When Empire appeared in 2000, it defined the political and economic challenges of the era of globalization and, thrillingly, found in them possibilities for new and more democratic forms of social organization. Now, with Commonwealth, Michael Hardt and Antonio Negri conclude the trilogy begun with Empire and continued in Multitude, proposing an ethics of freedom for living in our common world and articulating a possible constitution for our common wealth.
Drawing on scenarios from around the globe and elucidating the themes that unite them, Hardt and Negri focus on the logic of institutions and the models of governance adequate to our understanding of a global commonwealth. They argue for the idea of the “common” to replace the opposition of private and public and the politics predicated on that opposition. Ultimately, they articulate the theoretical bases for what they call “governing the revolution.”
Though this book functions as an extension and a completion of a sustained line of Hardt and Negri’s thought, it also stands alone and is entirely accessible to readers who are not familiar with the previous works. It is certain to appeal to, challenge, and enrich the thinking of anyone interested in questions of politics and globalization.
“Commonwealth, last and richest of the Empire trilogy, is a powerful and ambitious reappropriation of the whole tradition of political theory for the Left. Clarifying Foucault’s ambiguous notion of biopower, deepening the authors’ own proposal for the notion of multitude, it offers an exhilarating summa of the forms and possibilities of resistance today. It is a politically as well as an intellectually invigorating achievement.”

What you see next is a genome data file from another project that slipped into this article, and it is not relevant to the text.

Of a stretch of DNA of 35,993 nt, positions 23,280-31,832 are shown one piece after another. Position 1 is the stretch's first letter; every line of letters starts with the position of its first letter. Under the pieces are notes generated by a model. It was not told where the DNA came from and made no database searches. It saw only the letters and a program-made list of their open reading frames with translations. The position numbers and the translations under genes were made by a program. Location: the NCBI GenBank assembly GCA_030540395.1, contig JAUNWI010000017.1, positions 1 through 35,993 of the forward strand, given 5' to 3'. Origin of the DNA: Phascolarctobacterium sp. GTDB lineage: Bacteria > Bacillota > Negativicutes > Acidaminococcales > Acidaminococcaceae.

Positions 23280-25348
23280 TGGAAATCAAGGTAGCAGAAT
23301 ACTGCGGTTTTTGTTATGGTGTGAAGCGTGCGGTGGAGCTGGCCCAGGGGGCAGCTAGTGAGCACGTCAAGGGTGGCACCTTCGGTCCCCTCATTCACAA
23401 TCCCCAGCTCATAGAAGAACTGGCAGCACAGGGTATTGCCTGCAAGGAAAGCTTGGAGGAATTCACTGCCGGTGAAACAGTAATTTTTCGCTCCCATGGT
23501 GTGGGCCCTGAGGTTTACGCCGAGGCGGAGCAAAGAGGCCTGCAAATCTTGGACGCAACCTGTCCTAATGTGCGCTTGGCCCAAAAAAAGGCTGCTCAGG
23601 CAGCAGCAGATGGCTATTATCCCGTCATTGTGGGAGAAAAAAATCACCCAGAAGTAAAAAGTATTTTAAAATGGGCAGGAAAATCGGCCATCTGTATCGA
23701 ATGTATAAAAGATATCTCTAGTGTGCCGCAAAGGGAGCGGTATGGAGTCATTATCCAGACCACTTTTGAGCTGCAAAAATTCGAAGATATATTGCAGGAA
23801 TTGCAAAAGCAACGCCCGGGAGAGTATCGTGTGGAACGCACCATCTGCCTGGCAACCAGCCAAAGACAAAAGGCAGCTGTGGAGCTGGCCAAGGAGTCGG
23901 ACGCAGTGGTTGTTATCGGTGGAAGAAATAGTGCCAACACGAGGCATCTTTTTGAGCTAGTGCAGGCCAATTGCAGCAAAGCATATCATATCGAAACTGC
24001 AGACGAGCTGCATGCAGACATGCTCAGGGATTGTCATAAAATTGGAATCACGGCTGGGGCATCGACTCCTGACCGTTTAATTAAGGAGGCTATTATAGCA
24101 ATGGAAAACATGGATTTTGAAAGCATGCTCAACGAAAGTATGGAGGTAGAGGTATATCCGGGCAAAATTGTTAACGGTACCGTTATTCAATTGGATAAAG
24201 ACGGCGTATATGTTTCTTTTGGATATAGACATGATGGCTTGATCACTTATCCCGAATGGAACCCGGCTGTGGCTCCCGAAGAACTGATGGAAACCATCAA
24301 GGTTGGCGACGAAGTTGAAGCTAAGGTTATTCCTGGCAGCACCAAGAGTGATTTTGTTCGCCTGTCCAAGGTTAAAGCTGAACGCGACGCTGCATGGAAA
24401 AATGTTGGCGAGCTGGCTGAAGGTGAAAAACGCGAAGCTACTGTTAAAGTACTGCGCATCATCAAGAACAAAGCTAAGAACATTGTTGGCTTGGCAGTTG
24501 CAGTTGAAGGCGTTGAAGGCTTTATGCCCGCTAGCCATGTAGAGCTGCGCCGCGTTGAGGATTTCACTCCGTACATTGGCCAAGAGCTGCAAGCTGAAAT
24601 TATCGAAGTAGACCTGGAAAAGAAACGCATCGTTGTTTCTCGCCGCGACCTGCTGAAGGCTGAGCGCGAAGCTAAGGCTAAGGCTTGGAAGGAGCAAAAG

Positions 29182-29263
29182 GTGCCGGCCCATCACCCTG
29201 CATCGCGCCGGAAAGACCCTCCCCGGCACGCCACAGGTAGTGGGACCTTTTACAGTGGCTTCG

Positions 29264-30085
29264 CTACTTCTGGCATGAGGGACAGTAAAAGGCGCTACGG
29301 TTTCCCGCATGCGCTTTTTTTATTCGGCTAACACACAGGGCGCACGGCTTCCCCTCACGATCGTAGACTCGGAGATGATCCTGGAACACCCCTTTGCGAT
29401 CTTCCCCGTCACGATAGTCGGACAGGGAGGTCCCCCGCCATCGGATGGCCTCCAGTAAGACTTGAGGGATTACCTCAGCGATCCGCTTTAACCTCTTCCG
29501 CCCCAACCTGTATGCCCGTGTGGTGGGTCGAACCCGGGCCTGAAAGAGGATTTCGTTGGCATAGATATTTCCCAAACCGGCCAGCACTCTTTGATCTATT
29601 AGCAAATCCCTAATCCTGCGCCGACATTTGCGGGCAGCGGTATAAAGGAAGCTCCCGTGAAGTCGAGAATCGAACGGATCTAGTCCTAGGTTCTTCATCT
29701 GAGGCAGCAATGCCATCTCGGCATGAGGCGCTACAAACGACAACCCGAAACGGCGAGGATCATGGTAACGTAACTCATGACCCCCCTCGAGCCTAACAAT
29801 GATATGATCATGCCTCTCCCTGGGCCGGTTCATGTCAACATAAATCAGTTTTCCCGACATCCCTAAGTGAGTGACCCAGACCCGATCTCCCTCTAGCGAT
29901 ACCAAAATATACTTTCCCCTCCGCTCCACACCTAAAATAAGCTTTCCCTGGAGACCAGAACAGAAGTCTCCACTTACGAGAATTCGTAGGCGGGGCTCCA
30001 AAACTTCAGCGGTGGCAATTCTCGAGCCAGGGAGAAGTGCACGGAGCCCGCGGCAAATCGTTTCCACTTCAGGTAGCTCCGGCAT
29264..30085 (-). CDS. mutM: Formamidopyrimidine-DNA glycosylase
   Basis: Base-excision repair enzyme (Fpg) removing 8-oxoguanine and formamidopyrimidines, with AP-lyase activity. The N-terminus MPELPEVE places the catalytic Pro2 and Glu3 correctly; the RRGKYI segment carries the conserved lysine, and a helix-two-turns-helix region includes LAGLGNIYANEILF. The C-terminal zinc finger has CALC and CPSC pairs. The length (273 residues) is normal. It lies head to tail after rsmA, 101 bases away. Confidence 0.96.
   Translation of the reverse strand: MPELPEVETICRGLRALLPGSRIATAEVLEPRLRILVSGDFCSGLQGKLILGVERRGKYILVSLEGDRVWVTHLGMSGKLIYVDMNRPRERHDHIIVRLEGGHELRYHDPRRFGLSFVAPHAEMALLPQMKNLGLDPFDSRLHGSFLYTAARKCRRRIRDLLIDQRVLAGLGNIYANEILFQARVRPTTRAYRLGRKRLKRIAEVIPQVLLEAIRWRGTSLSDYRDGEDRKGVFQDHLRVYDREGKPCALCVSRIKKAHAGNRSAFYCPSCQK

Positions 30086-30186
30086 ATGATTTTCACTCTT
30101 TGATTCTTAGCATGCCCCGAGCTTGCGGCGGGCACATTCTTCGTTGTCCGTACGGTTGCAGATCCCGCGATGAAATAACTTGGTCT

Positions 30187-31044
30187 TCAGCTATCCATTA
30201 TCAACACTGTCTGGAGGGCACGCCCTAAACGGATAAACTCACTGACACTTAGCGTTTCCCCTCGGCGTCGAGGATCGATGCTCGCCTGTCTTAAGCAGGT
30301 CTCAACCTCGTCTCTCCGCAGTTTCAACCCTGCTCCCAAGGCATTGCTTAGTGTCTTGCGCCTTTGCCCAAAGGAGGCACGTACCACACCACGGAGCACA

—Fredric Jameson, Duke University
“Commonwealth [is] the latest book by Michael Hardt and Antonio Negri, whose Empire and Multitude have, arguably, been the dominant works of political philosophy of the new century...[It’s] the much-anticipated final volume of the Empire trilogy.”
“Everyone seems to agree that our economic system is broken, yet the debate about alternatives remains oppressively narrow. Hardt and Negri explode this claustrophobic debate, taking readers to the deepest roots of our current crises and proposing radical, and deeply human, solutions. There has never been a better time for this book.”
—Naomi Klein, author of The Shock Doctrine
Preface: The Becoming-Prince of the Multitude
Part 1. Republic (and the Multitude of the Poor)
1.1 Republic of Property
1.2 Productive Bodies
1.3 The Multitude of the Poor
De Corpore 1: Biopolitics as Event
Part 2. Modernity (and the Landscapes of Altermodernity)
2.1 Antimodernity as Resistance
2.2 Ambivalences of Modernity
De Homine 1: Biopolitical Reason
Part 3. Capital (and the Struggles over Common Wealth)
3.1 Metamorphoses of the Composition of Capital
3.2 Class Struggle from Crisis to Exodus
3.3 Kairos of the Multitude
De Singularitate 1: Of Love Possessed
Intermezzo: A Force to Combat Evil
Part 4. Empire Returns
4.1 Brief History of a Failed Coup d’État
4.2 After U.S. Hegemony
4.3 Genealogy of Rebellion
De Corpore 2: Metropolis
Part 5. Beyond Capital?
5.1 Terms of the Economic Transition
5.2 What Remains of Capitalism
5.3 Pre-shocks along the Fault Lines
De Homine 2: Cross the Threshold!
Part 6. Revolution
6.1 Revolutionary Parallelism
6.2 Insurrectional Intersections
6.3 Governing the Revolution
De Singularitate 2: Instituting Happiness
About the Authors:
Michael Hardt is Professor of Literature and Italian at Duke University.
Antonio Negri is an independent researcher and writer. He has been a Lecturer in Political Science at the University of Paris and a Professor of Political Science at the University of Padua.